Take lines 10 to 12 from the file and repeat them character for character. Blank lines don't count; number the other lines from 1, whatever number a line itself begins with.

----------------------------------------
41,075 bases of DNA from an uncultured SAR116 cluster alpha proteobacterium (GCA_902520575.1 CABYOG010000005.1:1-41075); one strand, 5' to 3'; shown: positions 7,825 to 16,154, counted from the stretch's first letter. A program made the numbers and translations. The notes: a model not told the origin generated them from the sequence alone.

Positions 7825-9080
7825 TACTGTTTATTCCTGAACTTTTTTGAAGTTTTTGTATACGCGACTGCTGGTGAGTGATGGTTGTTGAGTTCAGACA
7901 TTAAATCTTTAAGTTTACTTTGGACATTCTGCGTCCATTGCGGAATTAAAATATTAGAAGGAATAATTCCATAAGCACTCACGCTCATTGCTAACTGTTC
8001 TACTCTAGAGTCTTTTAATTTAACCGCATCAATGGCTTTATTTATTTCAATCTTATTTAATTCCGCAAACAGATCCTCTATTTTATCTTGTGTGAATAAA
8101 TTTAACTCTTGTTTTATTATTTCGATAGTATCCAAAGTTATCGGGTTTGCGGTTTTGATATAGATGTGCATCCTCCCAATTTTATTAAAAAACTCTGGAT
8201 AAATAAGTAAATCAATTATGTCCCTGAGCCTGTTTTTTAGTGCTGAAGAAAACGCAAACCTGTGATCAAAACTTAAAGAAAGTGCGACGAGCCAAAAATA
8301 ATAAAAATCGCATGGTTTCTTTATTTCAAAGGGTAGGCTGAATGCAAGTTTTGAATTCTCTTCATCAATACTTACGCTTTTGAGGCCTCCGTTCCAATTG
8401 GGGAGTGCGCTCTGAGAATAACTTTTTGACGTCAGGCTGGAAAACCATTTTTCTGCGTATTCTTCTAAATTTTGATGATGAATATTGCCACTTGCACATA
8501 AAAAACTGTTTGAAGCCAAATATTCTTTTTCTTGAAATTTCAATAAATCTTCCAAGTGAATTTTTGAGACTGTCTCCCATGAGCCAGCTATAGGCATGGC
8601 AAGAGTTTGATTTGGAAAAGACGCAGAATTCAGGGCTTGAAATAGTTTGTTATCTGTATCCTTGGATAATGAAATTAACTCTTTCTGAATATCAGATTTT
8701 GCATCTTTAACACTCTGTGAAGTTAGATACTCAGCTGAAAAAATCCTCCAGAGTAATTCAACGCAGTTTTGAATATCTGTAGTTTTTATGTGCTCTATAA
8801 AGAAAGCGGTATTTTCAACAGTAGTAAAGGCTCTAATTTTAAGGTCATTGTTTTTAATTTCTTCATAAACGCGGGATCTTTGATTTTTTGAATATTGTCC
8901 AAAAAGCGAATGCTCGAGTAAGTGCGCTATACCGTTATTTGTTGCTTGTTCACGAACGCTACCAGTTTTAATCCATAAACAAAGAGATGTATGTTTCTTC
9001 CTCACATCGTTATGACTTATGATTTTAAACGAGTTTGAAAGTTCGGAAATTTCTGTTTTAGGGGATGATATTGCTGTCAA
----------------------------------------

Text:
8501 AAAAACTGTTTGAAGCCAAATATTCTTTTTCTTGAAATTTCAATAAATCTTCCAAGTGAATTTTTGAGACTGTCTCCCATGAGCCAGCTATAGGCATGGC
8601 AAGAGTTTGATTTGGAAAAGACGCAGAATTCAGGGCTTGAAATAGTTTGTTATCTGTATCCTTGGATAATGAAATTAACTCTTTCTGAATATCAGATTTT
8701 GCATCTTTAACACTCTGTGAAGTTAGATACTCAGCTGAAAAAATCCTCCAGAGTAATTCAACGCAGTTTTGAATATCTGTAGTTTTTATGTGCTCTATAA